Scotland's smallest businesses could make a "serious dent" in the unemployment figures if given the right support, a new report has suggested.
Micro businesses, which have fewer than 10 employees, make up nearly 94% of all businesses in Scotland and provide more than a quarter of all private-sector jobs.
But a study by the Federation of Small Businesses (FSB) found a "strong amount of evidence that micro businesses are not recruiting as many people as they could".
It said the perceived risks of taking on a new employee, as well as practical obstacles associated with it, could put bosses in these small businesses off recruiting.
To tackle this, FSB Scottish policy convener Andy Willox said such firms needed better support, including practical help with the legal and regulatory issues associated with taking a worker on.
The Micros Untapped report has recommended the Scottish Government create an HR support fund which could "provide a sustained source of HR support for micro-businesses who are planning to recruit". There are 321,000 micro businesses north of the border, according to the FSB.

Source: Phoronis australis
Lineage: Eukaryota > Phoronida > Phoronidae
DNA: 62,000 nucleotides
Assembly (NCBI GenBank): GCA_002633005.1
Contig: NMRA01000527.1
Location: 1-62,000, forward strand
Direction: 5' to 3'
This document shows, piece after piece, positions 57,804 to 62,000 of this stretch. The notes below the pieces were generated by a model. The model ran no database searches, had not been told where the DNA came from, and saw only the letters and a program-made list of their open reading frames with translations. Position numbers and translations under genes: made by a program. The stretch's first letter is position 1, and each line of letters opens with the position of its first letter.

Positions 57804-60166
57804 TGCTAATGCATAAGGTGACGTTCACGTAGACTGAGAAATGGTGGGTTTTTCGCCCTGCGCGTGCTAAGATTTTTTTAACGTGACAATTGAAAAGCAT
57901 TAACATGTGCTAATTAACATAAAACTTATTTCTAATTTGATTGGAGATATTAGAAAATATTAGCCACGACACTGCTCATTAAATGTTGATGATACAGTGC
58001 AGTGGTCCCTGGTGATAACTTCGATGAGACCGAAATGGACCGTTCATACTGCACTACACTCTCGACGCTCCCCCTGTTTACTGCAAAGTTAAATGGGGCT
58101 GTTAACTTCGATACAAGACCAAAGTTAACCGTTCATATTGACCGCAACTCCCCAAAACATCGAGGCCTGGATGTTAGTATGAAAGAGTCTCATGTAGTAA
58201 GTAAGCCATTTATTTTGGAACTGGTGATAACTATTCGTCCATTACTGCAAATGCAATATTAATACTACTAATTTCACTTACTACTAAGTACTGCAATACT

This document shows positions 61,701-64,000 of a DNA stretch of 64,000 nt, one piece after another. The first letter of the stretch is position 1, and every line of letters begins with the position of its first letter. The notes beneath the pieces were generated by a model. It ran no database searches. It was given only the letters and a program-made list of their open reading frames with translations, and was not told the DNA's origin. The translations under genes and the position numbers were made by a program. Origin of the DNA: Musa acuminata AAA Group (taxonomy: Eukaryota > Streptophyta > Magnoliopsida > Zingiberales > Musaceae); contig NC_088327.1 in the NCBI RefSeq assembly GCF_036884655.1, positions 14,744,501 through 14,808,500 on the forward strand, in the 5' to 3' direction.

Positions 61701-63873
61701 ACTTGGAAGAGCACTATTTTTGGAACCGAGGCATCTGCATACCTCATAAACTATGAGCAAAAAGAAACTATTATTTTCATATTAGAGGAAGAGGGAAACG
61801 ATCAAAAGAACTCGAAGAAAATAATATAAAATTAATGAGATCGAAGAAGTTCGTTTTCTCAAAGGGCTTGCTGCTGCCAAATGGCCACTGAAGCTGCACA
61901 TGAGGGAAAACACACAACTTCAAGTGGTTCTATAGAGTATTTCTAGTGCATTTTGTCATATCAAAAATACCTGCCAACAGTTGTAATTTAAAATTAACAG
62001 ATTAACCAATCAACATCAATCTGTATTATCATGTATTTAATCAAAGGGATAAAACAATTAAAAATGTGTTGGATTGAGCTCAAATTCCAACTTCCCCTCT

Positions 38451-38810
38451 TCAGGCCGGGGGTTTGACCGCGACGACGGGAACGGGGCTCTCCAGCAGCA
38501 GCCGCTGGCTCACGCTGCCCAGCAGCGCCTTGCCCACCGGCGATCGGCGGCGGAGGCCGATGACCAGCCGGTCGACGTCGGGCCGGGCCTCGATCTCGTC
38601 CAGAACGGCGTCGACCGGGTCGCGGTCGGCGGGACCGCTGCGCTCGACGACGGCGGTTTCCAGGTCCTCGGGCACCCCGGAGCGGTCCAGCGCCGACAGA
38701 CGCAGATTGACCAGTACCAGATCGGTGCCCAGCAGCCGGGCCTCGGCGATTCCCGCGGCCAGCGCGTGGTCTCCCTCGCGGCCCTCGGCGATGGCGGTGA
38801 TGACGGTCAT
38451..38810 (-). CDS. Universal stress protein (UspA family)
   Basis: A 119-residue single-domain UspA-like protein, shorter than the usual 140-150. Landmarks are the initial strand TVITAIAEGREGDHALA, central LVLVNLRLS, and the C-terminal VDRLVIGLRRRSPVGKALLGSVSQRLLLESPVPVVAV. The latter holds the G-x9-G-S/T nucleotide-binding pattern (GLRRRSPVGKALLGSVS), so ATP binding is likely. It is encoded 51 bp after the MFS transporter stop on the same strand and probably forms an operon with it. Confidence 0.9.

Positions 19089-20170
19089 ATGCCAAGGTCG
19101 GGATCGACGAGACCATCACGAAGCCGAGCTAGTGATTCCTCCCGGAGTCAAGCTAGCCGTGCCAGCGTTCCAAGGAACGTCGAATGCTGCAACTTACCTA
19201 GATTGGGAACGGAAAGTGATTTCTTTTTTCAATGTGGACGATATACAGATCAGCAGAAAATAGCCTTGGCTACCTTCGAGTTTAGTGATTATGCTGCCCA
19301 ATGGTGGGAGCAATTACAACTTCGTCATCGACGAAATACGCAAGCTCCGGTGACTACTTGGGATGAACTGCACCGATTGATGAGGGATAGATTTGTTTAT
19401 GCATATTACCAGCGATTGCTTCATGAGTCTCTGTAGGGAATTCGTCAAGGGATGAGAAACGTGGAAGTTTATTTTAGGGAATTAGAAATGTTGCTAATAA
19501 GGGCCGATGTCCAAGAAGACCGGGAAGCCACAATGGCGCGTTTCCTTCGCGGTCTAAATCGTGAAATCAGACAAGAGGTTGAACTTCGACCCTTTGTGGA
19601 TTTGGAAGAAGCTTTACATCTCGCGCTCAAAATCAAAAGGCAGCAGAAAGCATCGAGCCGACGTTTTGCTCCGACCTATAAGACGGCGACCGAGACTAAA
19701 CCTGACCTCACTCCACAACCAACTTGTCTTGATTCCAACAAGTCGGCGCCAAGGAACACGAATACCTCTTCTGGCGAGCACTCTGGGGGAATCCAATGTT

Mr Willox said: "The potential and sheer number of micro businesses in Scotland means that better support to help them unleash their potential could make a serious dent in the unemployment figures."
He added: "When a very small business expands its workforce by one or two, the character of the business changes in a way that a large organisation doesn't and government support should reflect this.
"The sort of practical help we're suggesting includes putting together an appropriate job description, advertising, advising people of the legal and regulatory issues associated with employment. However, this help should dovetail with support to help with growing the entire business."
A survey carried out as part of the report found that a quarter of micro businesses were thinking about recruiting. But 31% felt their business generated enough work to need extra help. The main motivation for micro businesses to take on a new worker is to grow their businesses, with only 2% wanting staff with different skills so they can diversify.